Dear Church, Stop Stealing

Dear Church, Stop Stealing

Dear Church, Stop stealing. I know that pulling off excellence in church every single week is difficult and expensive.  Churches, especially church plants and smaller churches, don’t have enough time, budget, staff, or expertise to produce high-end stuff in-house each week. So I get it, it’s easier to take a short-cut. But sometimes our attempts to save time or money inadvertently lead us to an ethically treacherous place.  Most often, this happens within the realm of intellectual property, and so we don’t think of it as stealing.  We think of it as sharing. I’ve been where you are, walked in your shoes, and rationalized the same way. Even in creating this website–a place designed to help church leaders train up, heal up, and pump up so they can have their maximum impact–there’s a temptation to want to use great stuff on the web. But just because it can be downloaded for free doesn’t mean it’s yours to use for free. Having walked this journey, too, I think that most of us in church want to do the right thing but get confused by what’s legal and figure since it’s “all for Jesus” it doesn’t really matter. Here’s why it matters: using intellectual property without permission is literally picking the pocket of content creators. While major studios or production companies might not miss the small royalty, the photographer, videographer, musician, or artist who is hustling each week to make ends meet certainly does. If everyone in your church decided not to tithe simply because your sermons were offered for free, every church in this country would be in trouble. Likewise,...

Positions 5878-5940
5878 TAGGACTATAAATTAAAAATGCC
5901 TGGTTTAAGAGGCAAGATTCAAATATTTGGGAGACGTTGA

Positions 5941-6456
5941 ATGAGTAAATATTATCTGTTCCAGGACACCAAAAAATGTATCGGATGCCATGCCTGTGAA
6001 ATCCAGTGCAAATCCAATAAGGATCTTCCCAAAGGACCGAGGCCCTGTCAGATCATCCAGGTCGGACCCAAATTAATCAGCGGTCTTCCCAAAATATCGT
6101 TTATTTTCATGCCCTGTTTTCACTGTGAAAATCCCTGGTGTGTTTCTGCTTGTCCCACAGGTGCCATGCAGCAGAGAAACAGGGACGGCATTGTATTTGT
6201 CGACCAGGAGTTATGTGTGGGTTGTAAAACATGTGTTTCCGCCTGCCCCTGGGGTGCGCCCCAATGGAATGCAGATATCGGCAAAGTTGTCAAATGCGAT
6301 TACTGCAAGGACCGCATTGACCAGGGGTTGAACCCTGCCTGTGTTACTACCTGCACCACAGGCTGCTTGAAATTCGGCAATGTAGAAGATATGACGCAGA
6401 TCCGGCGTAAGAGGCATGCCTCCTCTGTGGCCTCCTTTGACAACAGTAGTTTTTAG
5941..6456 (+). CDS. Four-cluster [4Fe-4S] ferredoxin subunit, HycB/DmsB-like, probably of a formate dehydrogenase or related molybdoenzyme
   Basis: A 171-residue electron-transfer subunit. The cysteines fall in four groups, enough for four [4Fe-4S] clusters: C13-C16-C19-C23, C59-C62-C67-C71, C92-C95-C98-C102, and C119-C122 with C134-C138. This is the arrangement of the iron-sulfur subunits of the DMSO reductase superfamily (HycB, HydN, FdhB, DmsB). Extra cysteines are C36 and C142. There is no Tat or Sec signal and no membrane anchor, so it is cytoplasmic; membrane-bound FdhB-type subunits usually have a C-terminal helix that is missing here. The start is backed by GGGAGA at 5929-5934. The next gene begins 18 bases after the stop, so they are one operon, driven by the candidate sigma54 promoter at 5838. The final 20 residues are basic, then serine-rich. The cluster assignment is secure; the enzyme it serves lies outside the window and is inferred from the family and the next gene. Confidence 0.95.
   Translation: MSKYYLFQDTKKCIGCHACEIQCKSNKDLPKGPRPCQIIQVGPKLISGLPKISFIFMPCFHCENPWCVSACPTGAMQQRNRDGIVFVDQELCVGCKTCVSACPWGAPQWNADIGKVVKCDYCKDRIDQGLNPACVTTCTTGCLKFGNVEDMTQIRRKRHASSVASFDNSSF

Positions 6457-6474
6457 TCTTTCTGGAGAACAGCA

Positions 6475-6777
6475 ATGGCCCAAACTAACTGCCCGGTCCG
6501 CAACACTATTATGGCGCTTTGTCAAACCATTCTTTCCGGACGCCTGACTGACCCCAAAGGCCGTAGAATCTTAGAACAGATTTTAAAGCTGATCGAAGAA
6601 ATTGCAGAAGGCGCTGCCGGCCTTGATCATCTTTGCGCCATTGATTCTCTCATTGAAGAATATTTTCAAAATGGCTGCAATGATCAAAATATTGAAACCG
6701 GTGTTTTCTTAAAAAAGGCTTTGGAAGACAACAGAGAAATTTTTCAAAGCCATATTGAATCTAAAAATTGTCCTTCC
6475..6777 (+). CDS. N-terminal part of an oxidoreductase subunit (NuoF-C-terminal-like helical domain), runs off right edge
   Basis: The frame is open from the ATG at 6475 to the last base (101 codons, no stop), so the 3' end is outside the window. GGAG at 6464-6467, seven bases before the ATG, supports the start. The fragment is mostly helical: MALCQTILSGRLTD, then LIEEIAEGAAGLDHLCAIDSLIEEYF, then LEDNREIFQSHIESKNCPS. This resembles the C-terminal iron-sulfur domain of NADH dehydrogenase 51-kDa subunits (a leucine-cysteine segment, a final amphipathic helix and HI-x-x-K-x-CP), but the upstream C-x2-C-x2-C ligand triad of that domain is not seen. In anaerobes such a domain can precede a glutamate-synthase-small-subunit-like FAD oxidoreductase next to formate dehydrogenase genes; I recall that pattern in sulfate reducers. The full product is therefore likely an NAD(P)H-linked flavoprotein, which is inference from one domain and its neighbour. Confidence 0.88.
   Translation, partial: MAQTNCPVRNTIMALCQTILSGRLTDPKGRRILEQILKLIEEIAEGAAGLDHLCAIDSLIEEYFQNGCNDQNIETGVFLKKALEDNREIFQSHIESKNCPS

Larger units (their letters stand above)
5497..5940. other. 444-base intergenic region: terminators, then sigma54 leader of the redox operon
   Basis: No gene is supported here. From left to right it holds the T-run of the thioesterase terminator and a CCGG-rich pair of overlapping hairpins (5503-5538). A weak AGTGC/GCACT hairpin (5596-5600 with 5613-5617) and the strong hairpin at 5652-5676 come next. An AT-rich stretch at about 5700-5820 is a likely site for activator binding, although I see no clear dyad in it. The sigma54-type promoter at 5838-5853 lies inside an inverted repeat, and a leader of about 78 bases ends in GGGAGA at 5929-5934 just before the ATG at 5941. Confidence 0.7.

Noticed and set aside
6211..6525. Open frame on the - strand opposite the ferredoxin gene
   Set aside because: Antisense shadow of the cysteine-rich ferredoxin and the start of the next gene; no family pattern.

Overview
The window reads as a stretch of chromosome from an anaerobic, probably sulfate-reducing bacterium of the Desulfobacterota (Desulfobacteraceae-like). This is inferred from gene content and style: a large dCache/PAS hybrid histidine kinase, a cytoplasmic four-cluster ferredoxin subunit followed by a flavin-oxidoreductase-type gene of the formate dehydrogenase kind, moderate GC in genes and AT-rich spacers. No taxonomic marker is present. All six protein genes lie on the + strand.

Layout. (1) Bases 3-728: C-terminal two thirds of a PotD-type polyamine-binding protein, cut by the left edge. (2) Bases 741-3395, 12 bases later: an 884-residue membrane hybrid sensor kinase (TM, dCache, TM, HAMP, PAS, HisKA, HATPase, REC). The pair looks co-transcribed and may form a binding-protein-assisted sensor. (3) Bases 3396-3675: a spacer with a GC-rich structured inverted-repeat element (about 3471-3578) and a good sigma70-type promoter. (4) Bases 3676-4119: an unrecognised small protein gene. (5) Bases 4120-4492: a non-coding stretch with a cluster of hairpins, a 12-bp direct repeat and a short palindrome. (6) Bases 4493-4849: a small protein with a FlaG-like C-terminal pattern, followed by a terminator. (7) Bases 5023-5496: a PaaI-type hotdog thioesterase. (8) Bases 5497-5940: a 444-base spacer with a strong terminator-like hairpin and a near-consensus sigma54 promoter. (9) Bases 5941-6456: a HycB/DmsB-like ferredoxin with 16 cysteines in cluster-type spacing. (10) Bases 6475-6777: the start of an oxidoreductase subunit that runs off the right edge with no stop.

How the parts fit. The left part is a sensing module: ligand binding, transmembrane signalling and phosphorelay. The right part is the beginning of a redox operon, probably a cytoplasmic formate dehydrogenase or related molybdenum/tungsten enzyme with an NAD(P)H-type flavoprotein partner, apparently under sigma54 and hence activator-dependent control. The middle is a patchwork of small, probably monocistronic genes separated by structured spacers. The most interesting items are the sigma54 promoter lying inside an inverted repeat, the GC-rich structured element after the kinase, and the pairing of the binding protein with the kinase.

The Church’s Guide to Facebook

The Church’s Guide to Facebook